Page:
The use of Over()


I have a question about the following query.
I understand most parts of the following query, but I don't understand ' * 10000/count(*) Over() ' part.
Why would we multiply '1000/Count(*)'? and what does Over() do at the end of the query?

Select SalesPersonID, Sum(TotalDue) as TotalSales,
NTILe(10) Over (Order by Sum(TotalDue)) * 10000/Count(*) Over() as Bonus
from Sales.SalesOrderHeader
where SalesPersonID is not null
group by SalesPersonID
order by TotalSales;
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Qlemo"Batchelor", Developer and EE Topic AdvisorCommented:
Over() just says "all rows, ignoring group by". Without it, count(*) should only count within one group (SalesPersonID).
dsackerContract ERP Admin/ConsultantCommented:
The COUNT(*) OVER() simply returns the count of rows in the entire result.

It seems the intent was to divide $10000 into bonuses, hence the 10000/COUNT(*) OVER(). The NTILE(10) would group the sales into 10 buckets, giving each bucket a larger piece of the pie based on sales. The problem is that their formula as a whole will probably result in a bit more than $10000, if you summed up the bonuses (afterwards).

If a company only has $10000 to dispense to its sales force, and wants to dispense based on buckets, this may work a little better.
SELECT  SalesPersonID,
        SUM(TotalDue) AS TotalSales, 
        NTILE(10) OVER (ORDER BY SUM(TotalDue)) AS PieceOfPie
FROM    Sales.SalesOrderHeader
WHERE   SalesPersonID is not null
GROUP BY SalesPersonID
SELECT  SUM(PieceOfPie) AS SumPie
FROM    BonusCTE
SELECT  SalesPersonID,
        10000 * PieceOfPie / SumPie AS Bonus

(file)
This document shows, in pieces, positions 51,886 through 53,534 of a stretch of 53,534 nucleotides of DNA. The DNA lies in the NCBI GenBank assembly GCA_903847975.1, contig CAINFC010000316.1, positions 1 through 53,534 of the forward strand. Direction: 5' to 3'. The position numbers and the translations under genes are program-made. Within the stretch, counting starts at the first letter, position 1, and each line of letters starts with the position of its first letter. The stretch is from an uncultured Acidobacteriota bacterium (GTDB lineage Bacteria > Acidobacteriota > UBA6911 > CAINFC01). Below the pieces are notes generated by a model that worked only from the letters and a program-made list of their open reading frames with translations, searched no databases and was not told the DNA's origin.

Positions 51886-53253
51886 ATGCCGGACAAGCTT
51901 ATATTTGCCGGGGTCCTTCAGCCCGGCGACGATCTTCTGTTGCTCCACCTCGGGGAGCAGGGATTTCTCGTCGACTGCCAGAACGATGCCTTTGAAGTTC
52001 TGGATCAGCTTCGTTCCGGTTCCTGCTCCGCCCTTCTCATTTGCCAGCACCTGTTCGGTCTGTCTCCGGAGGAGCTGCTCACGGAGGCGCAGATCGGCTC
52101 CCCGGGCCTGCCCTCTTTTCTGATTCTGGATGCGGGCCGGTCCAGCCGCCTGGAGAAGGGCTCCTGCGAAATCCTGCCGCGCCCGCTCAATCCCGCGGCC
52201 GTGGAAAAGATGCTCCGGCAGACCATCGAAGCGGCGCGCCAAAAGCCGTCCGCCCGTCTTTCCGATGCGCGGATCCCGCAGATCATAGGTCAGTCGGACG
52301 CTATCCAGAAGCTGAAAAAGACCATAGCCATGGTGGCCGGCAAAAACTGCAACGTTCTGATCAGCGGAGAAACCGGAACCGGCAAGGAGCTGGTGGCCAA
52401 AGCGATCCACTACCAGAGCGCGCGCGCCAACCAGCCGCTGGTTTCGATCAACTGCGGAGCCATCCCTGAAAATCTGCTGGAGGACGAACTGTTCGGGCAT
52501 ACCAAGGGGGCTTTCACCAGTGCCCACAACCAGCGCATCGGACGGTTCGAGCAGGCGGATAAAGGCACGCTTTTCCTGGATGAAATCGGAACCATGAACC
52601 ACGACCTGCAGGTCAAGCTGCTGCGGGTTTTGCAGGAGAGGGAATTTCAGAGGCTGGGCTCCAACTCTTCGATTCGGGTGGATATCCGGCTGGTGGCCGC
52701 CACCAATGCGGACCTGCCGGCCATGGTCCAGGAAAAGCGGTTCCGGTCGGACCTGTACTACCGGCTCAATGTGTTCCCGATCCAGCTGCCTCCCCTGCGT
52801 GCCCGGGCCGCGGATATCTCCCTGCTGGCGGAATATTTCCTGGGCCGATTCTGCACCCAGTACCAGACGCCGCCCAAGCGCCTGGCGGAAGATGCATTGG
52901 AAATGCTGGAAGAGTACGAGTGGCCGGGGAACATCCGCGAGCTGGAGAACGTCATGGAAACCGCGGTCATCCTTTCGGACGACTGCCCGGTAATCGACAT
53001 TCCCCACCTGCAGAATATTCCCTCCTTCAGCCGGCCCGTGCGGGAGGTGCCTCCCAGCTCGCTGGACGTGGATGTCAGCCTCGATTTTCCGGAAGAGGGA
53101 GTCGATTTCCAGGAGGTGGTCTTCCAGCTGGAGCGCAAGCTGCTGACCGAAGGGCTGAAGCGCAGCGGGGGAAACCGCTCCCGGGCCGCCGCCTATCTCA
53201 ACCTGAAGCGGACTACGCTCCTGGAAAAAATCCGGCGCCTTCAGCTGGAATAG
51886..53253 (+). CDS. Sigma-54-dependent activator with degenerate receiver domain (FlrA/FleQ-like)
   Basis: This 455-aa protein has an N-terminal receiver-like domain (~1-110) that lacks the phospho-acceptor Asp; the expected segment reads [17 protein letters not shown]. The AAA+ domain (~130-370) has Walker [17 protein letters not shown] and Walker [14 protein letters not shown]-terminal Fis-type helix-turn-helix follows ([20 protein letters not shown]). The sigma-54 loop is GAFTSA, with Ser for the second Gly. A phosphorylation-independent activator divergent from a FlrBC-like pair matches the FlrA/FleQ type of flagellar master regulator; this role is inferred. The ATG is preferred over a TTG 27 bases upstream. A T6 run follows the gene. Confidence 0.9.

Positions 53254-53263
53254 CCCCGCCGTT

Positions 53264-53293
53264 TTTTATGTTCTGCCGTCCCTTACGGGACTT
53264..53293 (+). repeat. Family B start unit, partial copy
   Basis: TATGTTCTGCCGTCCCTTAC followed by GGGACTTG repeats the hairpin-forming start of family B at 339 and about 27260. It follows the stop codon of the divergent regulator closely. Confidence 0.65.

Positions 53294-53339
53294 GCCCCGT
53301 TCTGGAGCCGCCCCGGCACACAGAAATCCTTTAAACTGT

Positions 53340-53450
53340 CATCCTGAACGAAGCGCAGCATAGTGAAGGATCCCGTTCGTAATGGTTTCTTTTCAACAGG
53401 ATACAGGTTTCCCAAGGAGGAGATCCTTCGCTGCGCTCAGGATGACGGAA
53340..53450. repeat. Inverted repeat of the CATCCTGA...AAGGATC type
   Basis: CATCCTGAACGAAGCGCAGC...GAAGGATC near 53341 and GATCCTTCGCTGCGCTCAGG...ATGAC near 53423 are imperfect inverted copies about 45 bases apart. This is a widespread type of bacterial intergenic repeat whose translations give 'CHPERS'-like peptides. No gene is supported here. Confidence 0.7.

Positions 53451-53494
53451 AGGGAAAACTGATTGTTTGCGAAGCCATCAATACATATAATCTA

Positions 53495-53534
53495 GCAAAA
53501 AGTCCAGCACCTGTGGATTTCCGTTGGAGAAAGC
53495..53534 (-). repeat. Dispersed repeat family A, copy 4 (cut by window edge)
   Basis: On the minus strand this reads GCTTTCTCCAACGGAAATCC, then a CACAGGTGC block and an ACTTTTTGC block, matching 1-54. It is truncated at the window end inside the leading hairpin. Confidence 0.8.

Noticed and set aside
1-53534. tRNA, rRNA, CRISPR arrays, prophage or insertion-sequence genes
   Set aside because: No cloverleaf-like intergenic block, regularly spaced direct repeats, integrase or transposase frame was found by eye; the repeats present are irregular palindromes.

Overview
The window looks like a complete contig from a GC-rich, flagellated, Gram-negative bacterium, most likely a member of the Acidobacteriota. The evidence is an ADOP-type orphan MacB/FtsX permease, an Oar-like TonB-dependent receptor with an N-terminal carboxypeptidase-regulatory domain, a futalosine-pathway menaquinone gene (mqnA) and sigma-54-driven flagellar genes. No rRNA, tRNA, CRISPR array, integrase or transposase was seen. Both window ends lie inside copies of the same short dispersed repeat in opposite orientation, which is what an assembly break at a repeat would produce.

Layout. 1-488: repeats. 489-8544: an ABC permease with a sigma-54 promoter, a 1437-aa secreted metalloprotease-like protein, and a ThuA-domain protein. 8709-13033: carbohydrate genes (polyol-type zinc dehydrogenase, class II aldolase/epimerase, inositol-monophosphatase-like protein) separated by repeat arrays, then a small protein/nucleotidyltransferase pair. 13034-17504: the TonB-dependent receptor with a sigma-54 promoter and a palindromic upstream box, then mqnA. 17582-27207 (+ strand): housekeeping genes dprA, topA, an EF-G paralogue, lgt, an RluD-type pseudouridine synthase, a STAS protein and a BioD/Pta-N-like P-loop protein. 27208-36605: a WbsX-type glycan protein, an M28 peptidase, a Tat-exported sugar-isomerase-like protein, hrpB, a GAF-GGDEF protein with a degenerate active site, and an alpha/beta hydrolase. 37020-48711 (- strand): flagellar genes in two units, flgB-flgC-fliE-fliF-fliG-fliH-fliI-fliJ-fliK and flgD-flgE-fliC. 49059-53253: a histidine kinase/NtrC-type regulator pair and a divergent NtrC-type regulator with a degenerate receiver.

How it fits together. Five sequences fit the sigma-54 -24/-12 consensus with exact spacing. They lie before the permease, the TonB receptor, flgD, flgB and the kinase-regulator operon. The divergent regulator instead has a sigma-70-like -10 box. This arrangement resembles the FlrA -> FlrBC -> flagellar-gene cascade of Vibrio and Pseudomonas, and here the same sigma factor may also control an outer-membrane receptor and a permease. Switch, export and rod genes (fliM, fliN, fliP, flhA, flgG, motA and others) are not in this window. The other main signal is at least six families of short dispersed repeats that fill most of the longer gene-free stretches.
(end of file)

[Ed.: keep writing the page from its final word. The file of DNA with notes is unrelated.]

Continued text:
FROM    BonusCTE, SumCTE

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Of course, if you're using the same AdventureWorks database I used in looking at this, I'd rather have the bonuses from your query. :)

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Scott PletcherSenior DBACommented:
I think the idea was, logically enough, to pay higher bonuses for higher-total sales, but never to exceed 10,000 per SalesPersonId.

The way the code does it is interesting and somewhat counter-intuitive, just because we are accustomed to seeing "top sales" reports from hi to low rather than low to hi.

NTILE(10) will always return a number between 1 and 10.  That number then gets multiplied by 10,000, and finally divided by the total number of groups.  Since sales are sorted low to high, higher sales will have higher NTILE(10) values and thus get higher bonuses, but the bonus can never exceed 10,000 per SalesPersonId (per row).
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Vitor MontalvãoMSSQL Senior EngineerCommented:
IzzyTwinkly, do you still need help with this question?
dsackerContract ERP Admin/ConsultantCommented:
Hi Izzy, glad that helped.
IzzyTwinklyAuthor Commented:
Thanks dsacker!

It was a really big help!
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